• Sun. Jul 21st, 2024

Movie Curiosities

The online diary of an aspiring movie nerd

Back in 2018, there was a movie called Avengers: Infinity War. It was billed as the first of a sprawling two-part epic — alongside Avengers: Endgame the following year — that would wrap up roughly two dozen films and supplemental materials across a decade of history as the dominant force of global pop culture. But of course Avengers: Endgame wasn’t really the end of the MCU, even though it maybe arguably should’ve been. Even at the time, we knew that Phase Four was mapped out and in production, and Phase Five is well underway as of this typing. (Though presently on hold for the ongoing WGA strike, but that’s another story.) The point being that Endgame was only ever going to be a transition into a new era, and Hollywood was always going to keep the MCU rolling for as long as it was going to take in money.

And now we have Fast X, billed as the penultimate entry in the highest-grossing franchise of Universal’s history. Bullshit. Even as of this typing, they’re already talking about splitting the last movie into two parts. Regardless of whether or not they actually do that, this was always going to be the end of one era and the beginning of a different form for the same franchise. Even if we have to wait ten years or so for a reboot, no way is this franchise going to stay dead for long.

But kudos to the filmmakers for going hard enough to sell the lie.

The film opens with a retcon involving the climax of the fifth movie, conveniently using archival footage to get us a posthumous appearance from Paul Walker and an opening action sequence that doesn’t cost anything from the production budget. Anyway, the retcon introduces us to Dante Reyes (Jason Momoa), who was apparently one of the nameless faceless henchmen in the climax fighting alongside his father, the late Hernan Reyes (a returning Joaquim de Almeida). Except that Dante miraculously survived while his father didn’t, so now Dante is prepped and ready to take his revenge.

Bullshit. I know that’s the stated reason, but I don’t believe for a minute that Dante is truly motivated by vengeance for his asshole criminal father. No way is Dante causing all this collateral damage, putting all this time and effort and money into all these intricate plans, toying with our heroes over a 150-minute runtime (and remember, the story’s still only half-over) because of a revenge plot. No, Dante is doing this because he’s a four-color psychopath who wants the sadistic fun of toying with a worthy opponent.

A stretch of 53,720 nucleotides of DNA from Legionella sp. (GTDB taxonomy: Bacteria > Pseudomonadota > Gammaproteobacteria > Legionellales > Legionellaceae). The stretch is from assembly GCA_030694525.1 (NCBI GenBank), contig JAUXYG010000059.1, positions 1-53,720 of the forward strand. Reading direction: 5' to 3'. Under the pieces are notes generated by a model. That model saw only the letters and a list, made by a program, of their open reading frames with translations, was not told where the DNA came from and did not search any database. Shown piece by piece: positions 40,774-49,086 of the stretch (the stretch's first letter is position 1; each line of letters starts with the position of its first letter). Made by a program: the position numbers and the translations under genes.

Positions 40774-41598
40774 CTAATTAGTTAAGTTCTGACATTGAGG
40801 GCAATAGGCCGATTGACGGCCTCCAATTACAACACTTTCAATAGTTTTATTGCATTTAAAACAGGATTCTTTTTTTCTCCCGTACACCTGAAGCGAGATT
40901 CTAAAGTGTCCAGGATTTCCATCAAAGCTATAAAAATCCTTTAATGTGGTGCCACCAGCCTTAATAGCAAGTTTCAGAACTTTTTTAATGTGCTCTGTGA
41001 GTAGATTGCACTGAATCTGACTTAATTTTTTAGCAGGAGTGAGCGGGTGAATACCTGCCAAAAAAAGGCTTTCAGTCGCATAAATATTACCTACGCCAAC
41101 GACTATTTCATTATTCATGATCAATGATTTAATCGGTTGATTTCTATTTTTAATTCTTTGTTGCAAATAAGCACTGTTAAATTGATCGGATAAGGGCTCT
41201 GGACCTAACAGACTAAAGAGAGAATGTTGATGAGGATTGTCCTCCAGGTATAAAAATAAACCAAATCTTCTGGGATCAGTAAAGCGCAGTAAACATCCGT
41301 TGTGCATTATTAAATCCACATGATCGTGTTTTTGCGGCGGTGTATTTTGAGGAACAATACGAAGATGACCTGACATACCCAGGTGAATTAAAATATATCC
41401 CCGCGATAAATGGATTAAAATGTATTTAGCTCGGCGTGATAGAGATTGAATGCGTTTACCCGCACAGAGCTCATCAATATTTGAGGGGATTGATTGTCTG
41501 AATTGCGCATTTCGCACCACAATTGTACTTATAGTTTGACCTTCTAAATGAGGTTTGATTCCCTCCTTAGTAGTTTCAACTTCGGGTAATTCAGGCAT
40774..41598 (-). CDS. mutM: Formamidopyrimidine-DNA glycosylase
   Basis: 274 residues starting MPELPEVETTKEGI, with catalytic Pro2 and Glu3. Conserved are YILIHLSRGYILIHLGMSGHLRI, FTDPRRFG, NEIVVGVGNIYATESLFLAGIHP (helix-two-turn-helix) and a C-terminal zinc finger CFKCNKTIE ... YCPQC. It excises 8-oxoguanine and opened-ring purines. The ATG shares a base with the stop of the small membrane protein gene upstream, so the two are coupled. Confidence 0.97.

To sum it up as quickly as I can, Dante’s grand plan can best be summed up in three points.

  1. Divide and conquer. Isolate Dom Toretto (Vin Diesel, of course) away from his friends and associates, and then break his family down further into smaller units that are easier to take down.
  2. Take away every super-powered MacGuffin and exorbitant fortune of the movie to date, and then using it against Dom. In other words, Dante is literally turning the whole damn franchise itself into a weapon against Dom. Which brings me to…
  3. Take everything known about Dom and his family, then use that knowledge against them. After so many high-profile stunts across so many movies, anyone worth a damn already knows how the Toretto Gang operates, how they think, and where they’re weak. That puts them at a severe disadvantage against someone as ruthlessly unpredictable as Dante.

Would it be fair to call Dante a Gary Stu villain? Given how he’s a two-dimensional villain who miraculously has everything he needs in the moment with no explanation whatsoever, and he’s overpowered to the point where there’s no plausible way to beat him, I’d say that’s totally fair. But then, we’re talking about the ultimate threat in a franchise so ludicrously absurd that only a Gary Stu could’ve fit the bill. Of course, it certainly helps that Jason Momoa is turning his well-practiced devil-may-care screen persona toward chewing the scenery as a heightened supervillain, and it’s glorious fun to watch.

Otherwise, it’s a Fast and Furious movie. You know what you’re getting. Vin Diesel and Michelle Rodriguez could play these parts in their sleep at this point (and probably have). Tyrese Gibson is still annoying and unfunny as the stupid, incompetent, all-around useless preening “comic relief” idiot of the group. (Seriously, FUCK ROMAN!) Nathalie Emmanuel, Ludacris, and Sung Kang are all visibly too cool for this gig.

Jason Statham shows up to play Jason Statham some more. Helen Mirren plays Helen Mirren for one brief scene. Rita Moreno gets a glorified cameo, but it’s nice to see her. John Cena is basically playing himself, but at least he’s genuinely funny this time.

(Side note: Speaking of glorified cameos, check out Meadow Walker — actual daughter of the late Paul Walker — making a small but prominent cameo as a helpful flight attendant. Also, don’t you dare leave before the mid-credits stinger.)